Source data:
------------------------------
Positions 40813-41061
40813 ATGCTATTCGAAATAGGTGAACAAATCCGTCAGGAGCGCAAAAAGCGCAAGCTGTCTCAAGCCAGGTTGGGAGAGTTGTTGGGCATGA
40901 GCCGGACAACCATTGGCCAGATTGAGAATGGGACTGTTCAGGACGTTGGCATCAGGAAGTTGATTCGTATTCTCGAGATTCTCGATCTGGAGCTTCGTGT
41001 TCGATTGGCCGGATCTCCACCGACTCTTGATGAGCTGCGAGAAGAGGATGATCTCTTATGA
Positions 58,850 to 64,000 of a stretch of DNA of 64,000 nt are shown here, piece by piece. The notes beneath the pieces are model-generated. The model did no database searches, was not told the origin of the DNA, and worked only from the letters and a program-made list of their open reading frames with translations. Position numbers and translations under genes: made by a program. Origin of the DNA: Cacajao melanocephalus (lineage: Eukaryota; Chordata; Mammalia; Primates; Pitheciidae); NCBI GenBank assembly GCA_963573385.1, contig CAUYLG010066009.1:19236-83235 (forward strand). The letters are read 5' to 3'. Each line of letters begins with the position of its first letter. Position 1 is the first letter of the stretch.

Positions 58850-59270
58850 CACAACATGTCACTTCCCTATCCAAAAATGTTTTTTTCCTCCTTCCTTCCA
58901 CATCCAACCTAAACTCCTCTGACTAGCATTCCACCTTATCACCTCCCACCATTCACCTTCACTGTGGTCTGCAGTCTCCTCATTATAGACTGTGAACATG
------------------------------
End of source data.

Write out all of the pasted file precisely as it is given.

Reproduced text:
Positions 40813-41061
40813 ATGCTATTCGAAATAGGTGAACAAATCCGTCAGGAGCGCAAAAAGCGCAAGCTGTCTCAAGCCAGGTTGGGAGAGTTGTTGGGCATGA
40901 GCCGGACAACCATTGGCCAGATTGAGAATGGGACTGTTCAGGACGTTGGCATCAGGAAGTTGATTCGTATTCTCGAGATTCTCGATCTGGAGCTTCGTGT
41001 TCGATTGGCCGGATCTCCACCGACTCTTGATGAGCTGCGAGAAGAGGATGATCTCTTATGA
Positions 58,850 to 64,000 of a stretch of DNA of 64,000 nt are shown here, piece by piece. The notes beneath the pieces are model-generated. The model did no database searches, was not told the origin of the DNA, and worked only from the letters and a program-made list of their open reading frames with translations. Position numbers and translations under genes: made by a program. Origin of the DNA: Cacajao melanocephalus (lineage: Eukaryota; Chordata; Mammalia; Primates; Pitheciidae); NCBI GenBank assembly GCA_963573385.1, contig CAUYLG010066009.1:19236-83235 (forward strand). The letters are read 5' to 3'. Each line of letters begins with the position of its first letter. Position 1 is the first letter of the stretch.

Positions 58850-59270
58850 CACAACATGTCACTTCCCTATCCAAAAATGTTTTTTTCCTCCTTCCTTCCA
58901 CATCCAACCTAAACTCCTCTGACTAGCATTCCACCTTATCACCTCCCACCATTCACCTTCACTGTGGTCTGCAGTCTCCTCATTATAGACTGTGAACATG